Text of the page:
Back home, I explained to my son what was going to happen next, and with a morbid streak that I suspect not all seven year-olds possess, he watched silently as the water in the saucepan slowly reached boiling point. When I picked up the first lobster, it began to flail about, eyes bulging, arching its tail upwards in a furious cortortion. I felt like Jason (of Argonaut fame) fighting that fake scorpion, and quickly dropped the lobster back into its box. Hallam did not look impressed. Neither did the lobster. Suitably abashed, a minute later I grabbed the thing again and managed to put it into the water with a triumphant harrumph. We watched as it turned red. I turned and looked proudly at my son. He stared at the creature as it continued to twitch, and murmured, “I’m glad I’m not in there.”

Once I had murdered all three of the little critters, I spent the next hour redecorating the walls of the kitchen with shrapnel from splintering lobsterlobster cartoon carcass and the rather unpleasant brown stuff that spewed out of the lobsters when I cracked them in two. This hideous effluent is called the tammale, but giving it a posh-sounding name doesn’t make it look any less like shit. By the time I had finished with all three beasts I was left with enough lobster meat to fill, oh, a small matchbox.

The actual cooking of the pad thai was uneventful enough. I’d discovered a new Asian supermarket the previous week and had been led through it by a lady who gabbled away on the telephone in unintelligble dialect as I trailed her around the store, meekly holding up my basket as she threw items into it. I’d chopped and diced and measured and poured everything in advance, and the stir-frying was all over rather quickly in the end.

But was it any good? Well, it wasn’t bad. It was quite pad thai-like, I suppose. Everyone made suitably appreciative noises as they slurped on their noodles. But all I could think of was how much I had spent on those tiny bits of lobster meat that flecked the bowl.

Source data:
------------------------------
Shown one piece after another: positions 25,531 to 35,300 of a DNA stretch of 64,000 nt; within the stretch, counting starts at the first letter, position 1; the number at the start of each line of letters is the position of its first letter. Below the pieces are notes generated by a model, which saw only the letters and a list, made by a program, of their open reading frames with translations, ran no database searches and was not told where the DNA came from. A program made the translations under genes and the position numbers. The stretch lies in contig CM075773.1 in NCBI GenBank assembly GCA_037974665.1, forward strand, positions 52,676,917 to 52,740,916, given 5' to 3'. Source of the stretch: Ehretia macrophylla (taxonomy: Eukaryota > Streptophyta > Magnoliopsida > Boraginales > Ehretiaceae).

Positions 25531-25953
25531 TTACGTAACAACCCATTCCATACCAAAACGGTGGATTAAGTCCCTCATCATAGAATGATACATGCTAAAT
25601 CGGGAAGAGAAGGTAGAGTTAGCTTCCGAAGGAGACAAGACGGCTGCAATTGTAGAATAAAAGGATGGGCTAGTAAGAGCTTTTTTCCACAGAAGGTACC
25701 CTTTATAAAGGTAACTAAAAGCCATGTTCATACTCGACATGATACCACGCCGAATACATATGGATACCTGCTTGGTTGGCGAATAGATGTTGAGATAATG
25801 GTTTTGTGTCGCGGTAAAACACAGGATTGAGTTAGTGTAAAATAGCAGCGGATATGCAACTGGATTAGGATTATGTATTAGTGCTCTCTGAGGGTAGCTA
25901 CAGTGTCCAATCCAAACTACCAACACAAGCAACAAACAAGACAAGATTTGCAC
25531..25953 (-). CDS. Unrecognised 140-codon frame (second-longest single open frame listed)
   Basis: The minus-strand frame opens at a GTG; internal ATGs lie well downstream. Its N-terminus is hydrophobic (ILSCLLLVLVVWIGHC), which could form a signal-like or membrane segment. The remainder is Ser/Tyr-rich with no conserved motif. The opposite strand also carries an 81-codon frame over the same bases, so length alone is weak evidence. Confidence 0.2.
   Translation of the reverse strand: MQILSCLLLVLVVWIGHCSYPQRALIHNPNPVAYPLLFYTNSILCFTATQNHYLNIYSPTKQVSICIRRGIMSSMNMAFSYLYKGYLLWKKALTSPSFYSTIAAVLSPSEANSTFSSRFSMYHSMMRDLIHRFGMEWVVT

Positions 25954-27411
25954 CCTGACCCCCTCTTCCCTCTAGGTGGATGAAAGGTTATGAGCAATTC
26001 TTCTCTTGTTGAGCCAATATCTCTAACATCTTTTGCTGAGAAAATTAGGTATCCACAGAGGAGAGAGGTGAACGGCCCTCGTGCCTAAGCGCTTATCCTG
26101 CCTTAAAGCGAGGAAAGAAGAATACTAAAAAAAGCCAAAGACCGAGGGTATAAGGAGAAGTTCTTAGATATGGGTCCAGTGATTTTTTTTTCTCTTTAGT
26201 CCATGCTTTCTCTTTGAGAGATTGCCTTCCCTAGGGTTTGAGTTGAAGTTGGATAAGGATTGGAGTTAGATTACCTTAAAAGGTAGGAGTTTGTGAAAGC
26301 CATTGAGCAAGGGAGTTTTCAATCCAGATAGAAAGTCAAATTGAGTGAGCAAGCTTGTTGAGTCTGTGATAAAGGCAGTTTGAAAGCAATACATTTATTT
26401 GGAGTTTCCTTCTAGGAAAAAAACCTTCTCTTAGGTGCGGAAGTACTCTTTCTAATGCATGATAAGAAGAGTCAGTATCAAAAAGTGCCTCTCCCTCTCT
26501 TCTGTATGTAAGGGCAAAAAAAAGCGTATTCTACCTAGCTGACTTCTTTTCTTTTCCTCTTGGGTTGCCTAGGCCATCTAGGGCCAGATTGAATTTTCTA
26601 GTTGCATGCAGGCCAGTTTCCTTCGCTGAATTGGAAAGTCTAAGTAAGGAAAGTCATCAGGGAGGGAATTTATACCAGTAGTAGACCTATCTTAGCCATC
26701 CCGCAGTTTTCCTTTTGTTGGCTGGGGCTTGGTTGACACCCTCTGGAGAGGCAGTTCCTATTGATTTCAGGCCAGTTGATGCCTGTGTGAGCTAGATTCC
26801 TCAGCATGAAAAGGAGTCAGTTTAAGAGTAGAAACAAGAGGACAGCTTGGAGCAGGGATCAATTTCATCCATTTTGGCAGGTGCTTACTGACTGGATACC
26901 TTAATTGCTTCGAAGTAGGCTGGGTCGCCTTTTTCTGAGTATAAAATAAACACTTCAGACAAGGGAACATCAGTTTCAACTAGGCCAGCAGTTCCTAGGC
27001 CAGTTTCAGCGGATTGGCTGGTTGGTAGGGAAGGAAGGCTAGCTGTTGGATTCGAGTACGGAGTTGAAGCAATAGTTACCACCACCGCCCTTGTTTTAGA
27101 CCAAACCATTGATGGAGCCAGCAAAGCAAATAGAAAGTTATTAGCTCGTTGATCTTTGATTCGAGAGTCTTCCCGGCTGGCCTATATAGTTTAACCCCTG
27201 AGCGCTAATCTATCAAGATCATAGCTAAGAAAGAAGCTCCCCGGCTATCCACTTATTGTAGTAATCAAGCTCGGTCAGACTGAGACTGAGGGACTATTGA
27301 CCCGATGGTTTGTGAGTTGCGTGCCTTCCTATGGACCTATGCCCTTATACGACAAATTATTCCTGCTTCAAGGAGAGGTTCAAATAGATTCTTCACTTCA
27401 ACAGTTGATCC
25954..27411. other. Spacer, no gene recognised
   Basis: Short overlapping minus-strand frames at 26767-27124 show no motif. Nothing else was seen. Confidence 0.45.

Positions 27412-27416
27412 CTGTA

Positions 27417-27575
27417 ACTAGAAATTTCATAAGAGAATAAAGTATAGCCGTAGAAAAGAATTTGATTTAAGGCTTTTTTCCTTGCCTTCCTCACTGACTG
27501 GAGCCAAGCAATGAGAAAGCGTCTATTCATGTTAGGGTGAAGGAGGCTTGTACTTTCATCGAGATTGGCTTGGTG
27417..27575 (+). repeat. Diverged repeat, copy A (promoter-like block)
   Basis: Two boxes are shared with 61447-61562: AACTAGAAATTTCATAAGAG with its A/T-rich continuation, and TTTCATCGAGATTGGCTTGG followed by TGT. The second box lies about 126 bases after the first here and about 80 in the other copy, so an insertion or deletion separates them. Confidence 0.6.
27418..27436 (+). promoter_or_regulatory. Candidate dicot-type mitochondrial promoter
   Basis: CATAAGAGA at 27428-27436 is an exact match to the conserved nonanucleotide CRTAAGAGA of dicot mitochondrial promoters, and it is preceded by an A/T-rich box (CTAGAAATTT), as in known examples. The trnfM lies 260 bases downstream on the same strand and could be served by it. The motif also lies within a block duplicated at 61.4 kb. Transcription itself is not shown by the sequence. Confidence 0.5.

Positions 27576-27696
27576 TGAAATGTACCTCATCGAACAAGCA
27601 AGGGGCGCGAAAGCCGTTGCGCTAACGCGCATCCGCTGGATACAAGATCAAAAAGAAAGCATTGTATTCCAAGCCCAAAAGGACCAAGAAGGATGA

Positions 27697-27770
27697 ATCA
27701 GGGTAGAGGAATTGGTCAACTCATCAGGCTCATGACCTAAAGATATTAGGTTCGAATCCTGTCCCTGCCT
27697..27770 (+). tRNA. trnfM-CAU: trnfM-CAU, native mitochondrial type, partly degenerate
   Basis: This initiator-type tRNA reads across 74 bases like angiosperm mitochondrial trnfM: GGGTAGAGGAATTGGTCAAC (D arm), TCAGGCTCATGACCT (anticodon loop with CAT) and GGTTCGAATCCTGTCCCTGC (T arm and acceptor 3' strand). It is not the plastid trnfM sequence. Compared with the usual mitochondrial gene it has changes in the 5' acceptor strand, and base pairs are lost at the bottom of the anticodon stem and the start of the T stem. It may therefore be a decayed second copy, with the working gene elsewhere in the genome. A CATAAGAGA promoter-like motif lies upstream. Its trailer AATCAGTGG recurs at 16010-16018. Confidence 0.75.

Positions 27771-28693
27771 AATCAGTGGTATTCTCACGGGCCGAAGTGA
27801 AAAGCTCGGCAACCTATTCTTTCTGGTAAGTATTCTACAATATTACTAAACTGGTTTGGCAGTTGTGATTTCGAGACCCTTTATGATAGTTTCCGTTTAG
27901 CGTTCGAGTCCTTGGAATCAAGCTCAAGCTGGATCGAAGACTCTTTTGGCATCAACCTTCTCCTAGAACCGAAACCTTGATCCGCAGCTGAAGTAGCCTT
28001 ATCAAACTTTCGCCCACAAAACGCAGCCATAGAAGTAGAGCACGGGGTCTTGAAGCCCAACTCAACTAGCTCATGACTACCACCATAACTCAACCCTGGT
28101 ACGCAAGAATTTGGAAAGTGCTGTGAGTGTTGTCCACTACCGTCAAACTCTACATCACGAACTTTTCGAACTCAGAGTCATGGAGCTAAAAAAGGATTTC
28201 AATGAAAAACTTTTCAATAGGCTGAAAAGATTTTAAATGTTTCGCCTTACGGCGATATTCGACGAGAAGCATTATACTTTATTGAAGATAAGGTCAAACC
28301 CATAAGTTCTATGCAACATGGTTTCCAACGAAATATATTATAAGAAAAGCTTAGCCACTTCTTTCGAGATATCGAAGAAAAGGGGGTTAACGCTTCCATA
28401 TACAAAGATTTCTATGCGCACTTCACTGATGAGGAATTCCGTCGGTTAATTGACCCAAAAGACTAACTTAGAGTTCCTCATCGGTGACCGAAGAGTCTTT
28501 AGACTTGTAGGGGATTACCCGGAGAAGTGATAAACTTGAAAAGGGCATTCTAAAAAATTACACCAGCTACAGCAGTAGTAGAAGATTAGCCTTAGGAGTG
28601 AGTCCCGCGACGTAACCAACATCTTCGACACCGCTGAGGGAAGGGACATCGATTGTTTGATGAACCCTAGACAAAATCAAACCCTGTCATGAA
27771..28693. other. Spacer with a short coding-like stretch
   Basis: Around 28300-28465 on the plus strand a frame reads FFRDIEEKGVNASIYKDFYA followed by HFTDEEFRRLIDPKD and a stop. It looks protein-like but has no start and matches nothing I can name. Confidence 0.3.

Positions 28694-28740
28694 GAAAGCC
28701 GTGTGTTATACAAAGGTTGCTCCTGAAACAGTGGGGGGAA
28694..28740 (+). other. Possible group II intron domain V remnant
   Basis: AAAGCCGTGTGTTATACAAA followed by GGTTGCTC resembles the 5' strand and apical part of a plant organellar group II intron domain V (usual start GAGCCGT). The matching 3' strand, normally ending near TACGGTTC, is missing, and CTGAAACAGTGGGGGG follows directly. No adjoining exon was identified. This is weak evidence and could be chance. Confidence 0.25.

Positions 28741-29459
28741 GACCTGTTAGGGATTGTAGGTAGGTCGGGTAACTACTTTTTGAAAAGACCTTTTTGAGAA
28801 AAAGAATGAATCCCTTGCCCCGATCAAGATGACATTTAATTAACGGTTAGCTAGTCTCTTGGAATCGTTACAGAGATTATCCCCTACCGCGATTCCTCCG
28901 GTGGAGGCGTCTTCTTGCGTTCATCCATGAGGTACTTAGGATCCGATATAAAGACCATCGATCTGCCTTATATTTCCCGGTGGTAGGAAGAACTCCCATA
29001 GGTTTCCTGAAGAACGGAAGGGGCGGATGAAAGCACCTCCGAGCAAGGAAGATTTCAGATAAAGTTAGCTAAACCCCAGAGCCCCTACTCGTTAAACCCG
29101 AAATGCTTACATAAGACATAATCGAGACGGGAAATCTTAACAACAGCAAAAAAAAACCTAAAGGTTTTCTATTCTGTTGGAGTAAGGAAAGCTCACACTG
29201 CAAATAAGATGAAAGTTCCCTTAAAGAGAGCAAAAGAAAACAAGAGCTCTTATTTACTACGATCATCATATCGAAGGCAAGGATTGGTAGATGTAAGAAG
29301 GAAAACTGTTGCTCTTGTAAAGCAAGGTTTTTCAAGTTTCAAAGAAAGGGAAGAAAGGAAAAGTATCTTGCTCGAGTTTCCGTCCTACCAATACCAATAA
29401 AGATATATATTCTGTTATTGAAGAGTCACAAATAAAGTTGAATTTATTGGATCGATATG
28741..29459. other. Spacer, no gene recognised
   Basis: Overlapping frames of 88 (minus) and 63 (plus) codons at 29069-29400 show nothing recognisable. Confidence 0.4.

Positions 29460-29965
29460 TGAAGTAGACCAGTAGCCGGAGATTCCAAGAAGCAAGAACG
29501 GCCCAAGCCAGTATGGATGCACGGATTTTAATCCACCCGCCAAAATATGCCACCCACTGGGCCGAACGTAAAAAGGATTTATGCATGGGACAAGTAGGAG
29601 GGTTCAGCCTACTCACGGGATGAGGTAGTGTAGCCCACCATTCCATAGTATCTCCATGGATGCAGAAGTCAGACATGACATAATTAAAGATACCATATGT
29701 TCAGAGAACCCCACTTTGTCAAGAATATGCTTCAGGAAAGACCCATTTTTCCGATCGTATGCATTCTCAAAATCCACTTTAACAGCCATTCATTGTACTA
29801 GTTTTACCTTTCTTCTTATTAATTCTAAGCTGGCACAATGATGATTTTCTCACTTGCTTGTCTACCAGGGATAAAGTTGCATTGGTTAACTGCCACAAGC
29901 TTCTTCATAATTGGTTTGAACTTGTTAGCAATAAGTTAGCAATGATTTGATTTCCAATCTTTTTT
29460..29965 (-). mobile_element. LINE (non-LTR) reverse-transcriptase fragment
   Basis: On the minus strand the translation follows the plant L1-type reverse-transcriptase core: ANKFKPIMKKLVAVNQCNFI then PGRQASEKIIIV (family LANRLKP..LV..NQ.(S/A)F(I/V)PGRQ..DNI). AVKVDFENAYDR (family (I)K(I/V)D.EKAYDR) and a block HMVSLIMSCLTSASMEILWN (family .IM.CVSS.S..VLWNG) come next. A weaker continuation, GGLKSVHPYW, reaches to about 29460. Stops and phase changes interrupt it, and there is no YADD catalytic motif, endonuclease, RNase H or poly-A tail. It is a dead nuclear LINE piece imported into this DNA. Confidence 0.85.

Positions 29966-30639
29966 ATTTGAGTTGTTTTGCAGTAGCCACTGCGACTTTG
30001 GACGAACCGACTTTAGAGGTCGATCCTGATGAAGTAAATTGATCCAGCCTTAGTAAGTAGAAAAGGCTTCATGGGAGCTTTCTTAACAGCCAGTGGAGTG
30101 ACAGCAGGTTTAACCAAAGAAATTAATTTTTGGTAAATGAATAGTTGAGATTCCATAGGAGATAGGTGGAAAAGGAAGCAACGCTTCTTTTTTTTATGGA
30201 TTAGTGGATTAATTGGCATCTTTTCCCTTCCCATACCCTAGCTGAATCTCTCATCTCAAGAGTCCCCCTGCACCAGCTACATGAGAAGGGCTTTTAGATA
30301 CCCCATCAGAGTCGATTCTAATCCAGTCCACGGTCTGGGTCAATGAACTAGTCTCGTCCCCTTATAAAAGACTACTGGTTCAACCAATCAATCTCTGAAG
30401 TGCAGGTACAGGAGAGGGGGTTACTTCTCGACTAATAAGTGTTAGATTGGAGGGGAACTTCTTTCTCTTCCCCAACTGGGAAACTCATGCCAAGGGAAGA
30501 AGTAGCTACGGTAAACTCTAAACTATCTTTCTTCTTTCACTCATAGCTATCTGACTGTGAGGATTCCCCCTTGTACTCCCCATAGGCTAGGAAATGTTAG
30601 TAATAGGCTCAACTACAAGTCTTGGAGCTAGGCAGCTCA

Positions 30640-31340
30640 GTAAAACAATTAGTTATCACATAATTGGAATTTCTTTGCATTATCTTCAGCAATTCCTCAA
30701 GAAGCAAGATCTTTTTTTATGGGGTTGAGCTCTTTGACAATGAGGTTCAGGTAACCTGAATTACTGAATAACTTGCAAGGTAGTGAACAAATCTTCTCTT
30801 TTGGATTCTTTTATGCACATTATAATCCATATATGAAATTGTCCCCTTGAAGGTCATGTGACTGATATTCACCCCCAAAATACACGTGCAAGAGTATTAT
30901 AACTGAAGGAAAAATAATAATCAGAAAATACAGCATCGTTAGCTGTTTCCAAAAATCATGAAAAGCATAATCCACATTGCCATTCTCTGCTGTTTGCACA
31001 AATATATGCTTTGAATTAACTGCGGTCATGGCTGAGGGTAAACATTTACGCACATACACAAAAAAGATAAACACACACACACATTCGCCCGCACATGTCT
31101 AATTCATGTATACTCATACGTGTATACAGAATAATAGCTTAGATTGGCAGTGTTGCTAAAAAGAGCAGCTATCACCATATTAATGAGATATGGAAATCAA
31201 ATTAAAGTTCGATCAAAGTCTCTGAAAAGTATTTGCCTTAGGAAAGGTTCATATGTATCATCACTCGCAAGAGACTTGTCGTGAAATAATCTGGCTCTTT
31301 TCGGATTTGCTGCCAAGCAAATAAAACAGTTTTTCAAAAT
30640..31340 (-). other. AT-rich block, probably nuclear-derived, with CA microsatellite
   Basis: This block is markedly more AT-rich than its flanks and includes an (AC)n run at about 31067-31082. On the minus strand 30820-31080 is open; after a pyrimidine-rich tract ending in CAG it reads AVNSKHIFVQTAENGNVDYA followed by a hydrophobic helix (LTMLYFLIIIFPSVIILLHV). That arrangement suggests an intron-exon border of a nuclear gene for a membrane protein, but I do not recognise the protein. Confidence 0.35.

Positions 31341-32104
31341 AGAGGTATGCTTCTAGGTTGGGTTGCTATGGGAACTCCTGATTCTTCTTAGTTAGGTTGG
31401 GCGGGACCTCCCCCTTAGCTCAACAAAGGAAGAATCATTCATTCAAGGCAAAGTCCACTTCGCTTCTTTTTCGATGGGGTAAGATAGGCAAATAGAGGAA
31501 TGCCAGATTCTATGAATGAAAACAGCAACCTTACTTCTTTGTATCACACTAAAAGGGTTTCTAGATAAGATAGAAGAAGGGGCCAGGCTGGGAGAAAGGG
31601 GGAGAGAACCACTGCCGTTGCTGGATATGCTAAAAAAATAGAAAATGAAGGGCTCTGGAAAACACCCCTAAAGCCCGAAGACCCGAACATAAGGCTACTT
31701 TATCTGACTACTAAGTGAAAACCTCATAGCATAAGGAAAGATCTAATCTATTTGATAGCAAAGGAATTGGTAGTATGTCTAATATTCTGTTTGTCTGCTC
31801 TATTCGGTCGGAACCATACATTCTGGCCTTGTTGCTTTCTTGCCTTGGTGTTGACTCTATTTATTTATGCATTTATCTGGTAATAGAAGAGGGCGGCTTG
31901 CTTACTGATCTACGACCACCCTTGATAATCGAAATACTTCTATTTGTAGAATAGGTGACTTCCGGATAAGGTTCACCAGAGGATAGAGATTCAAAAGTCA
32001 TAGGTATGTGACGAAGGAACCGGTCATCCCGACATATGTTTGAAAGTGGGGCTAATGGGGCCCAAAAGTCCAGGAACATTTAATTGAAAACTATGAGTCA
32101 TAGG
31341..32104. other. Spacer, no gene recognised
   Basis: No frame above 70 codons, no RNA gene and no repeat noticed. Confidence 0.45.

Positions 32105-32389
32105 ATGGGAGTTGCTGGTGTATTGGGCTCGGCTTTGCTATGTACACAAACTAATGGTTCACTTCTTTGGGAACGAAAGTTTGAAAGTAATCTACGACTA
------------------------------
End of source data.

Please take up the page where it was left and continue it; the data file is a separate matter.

I know I’m supposed to extrapolate some sort of neat moral aphorism from all this. Nemesis follows hubris? Don’t cook fresh seafood in Missouri? Both valid points. But I’m going with: sometimes you should listen to your wife. Next time – if there is a next time – I’m going to use shrimp.

Comments 3

  1. What a story! And well told! (So glad you reran it since I missed it before!) Hilarious and exactly something what might happen to us in Maine, too, if we cooked lobster…. except there is NO WAY I’d cook lobster! You’re way braver than I am — and your description of your son was priceless! (p.s. I’m so relieved that lobsters don’t mate for life since then I’d worry about all the sad lonely lobsters in my vicinity whose mates were captured and shipped to Missouri. Thank you for making my night 🙂

  2. Post

    Thanks, Julia! Good point about all the lonely lobsters… hadn’t thought of that. Today I have learned a lot about how cruel it is to boil lobsters while they’re still alive. I was sent a youtube video showing how you can kill a lobster BEFORE you still it in the pot. Will try and do that next time. Am feeling suitably abashed.

  3. *SIGH*….you had me at “lobster”…and, what was it? Oh, yes “multilingual cacophony”….the two together would be sheer joy!
    I’m a huge fan of lobster, but in all the times and all the ways I’ve eaten it, I’ve never done the cooking myself….always left that to the professionals! Steamed, boiled, broiled, Thermidor, crepes, and the infamous roll…none were prepared by me!
    Braver man than I, Gungha Din……